Picking up a theme from Monday night’s speeches by the party’s former presidents, Mr. Kennedy cast Mr. Kerry in the mold of his brother, President Kennedy, and President John Adams, two of Massachusetts’ past presidents.

Mr. Kennedy ran for president in 1980, losing the party nomination to incumbent President Carter.

Although Mr. Kennedy and Mr. Kerry have acknowledged to frostiness in the early years of their three-decade relationship, the two have become closer in recent years.

“I have known him as a soldier, as a peacemaker, as a prosecutor, as a senator and as a friend,” Mr. Kennedy said. “He was the right man for every tough task, and he is the right leader for this time in history.”

Edith Jerry Patterson, chairwoman of the Charles County Democratic Party in Maryland, called Mr. Kennedy a “solidifying” force in the party, and Keith Washington, a delegate from the District, said Mr. Kennedy should be seen as more than just a liberal voice.

“I think he definitely energized the base, but I think if the average American listens to what he says, it will resonate with them as well,” Mr. Washington said.

Vice President Dick Cheney took some lumps last night, with Ilana Wexler, the 13-year-old founder of Kids for Kerry, chastising him for using a profanity recently on the Senate floor.

“Our vice president deserves a long timeout,” she said.

The night featured some of Mr. Kerry’s former rivals for the party’s nomination.

“John Kerry will put an end to shipping jobs overseas,” said Mr. Gephardt, a Missouri Democrat who has strong credibility with labor unions and was considered to be on the short list for Mr. Kerry’s running mate.

One of the night’s most enthusiastic ovations came for the introduction of Mr. Dean, the man who many thought in early January was destined for Thursday’s acceptance speech.

“I may not be the nominee, but I can tell you this — for the next 100 days I’ll be doing everything that I can to make sure that John Kerry and John Edwards take this country back for the people who built it,” he said.

Senate Minority Leader Tom Daschle, South Dakota Democrat, who passed up a chance to run for the nomination, said Mr. Kerry will be a representative for average families.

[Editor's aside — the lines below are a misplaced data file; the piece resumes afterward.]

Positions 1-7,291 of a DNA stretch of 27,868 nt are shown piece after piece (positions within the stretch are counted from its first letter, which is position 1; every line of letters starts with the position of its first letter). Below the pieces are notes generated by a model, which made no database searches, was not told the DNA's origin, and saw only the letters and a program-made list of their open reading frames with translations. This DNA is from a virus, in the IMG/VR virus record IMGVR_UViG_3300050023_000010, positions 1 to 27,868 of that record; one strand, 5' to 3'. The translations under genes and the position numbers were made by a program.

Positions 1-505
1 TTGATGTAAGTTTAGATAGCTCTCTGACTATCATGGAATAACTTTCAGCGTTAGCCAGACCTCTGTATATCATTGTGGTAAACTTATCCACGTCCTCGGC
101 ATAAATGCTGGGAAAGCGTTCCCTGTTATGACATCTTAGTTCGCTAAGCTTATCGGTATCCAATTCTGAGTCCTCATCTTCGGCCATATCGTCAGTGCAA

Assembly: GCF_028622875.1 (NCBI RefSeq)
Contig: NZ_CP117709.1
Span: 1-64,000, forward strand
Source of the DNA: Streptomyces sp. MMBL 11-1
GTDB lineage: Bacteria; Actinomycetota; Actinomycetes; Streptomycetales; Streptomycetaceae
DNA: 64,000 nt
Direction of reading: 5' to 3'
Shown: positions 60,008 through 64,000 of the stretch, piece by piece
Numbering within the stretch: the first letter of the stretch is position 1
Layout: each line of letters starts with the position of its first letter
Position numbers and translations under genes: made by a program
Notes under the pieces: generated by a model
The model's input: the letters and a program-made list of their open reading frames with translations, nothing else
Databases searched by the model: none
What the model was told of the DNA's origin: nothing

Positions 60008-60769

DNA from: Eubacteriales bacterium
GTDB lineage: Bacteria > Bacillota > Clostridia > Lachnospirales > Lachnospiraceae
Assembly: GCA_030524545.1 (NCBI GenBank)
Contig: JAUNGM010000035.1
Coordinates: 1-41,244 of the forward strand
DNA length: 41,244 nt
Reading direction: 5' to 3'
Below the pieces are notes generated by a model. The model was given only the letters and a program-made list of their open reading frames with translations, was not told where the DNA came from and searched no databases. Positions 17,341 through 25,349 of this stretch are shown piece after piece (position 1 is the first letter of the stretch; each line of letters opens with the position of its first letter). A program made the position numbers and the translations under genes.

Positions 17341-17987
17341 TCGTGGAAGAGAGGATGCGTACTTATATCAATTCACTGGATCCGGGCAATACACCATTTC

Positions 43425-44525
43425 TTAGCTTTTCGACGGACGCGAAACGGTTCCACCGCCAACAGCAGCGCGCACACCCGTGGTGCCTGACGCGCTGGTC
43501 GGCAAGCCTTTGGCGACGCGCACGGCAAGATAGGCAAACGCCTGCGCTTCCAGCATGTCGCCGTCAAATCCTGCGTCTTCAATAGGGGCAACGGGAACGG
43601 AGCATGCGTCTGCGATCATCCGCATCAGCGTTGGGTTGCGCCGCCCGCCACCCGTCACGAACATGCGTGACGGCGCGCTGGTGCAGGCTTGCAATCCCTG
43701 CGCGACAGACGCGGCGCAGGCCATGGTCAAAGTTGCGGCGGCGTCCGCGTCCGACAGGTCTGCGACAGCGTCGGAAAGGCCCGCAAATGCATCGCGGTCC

Although Mr. Daschle is in a difficult fight for re-election against former Rep. John Thune in a state where Mr. Bush likely will win by a huge margin, Mr. Daschle did not shy from embracing Mr. Kerry.

“John Kerry’s entire life has been an inspirational example of doing right by America,” Mr. Daschle said.

If Mr. Daschle represented the old guard of the Senate, Democrats think Mr. Obama, who does not face a Republican opponent in November’s election for senator from Illinois, is the party’s future.

Mr. Obama said Democrats and the country as a whole can get beyond their differences on the war in Iraq.

“There are patriots who opposed the war in Iraq, and there are patriots who supported the war in Iraq,” he said. “We are one people, all of us pledging allegiance to the Stars and Stripes, all of us defending the United States of America.”

A highlight for delegates during the early evening was a performance by the 1960s folk group Peter, Paul and Mary, which sang “Blowing in the Wind” while middle-aged men and women in the audience swayed to the tune, making peace signs with their fingers.

They weren’t the only musical stars in the house. Rock star Bono, from the group U2, caused a stir as he walked around the concourse of the FleetCenter, with about two dozen photographers clamoring for the photo or video.

Security remained tight, although yesterday’s lineup was far lighter on major national political figures than Monday night’s speeches by two former presidents and a former vice president.

There were reminders all around, including, at one point, a female announcer telling the gathering delegates early in the evening that, “in the unlikely event of an evacuation,” they will hear a warning and should be prepared to leave the FleetCenter.

• Amy Fagan contributed to this report.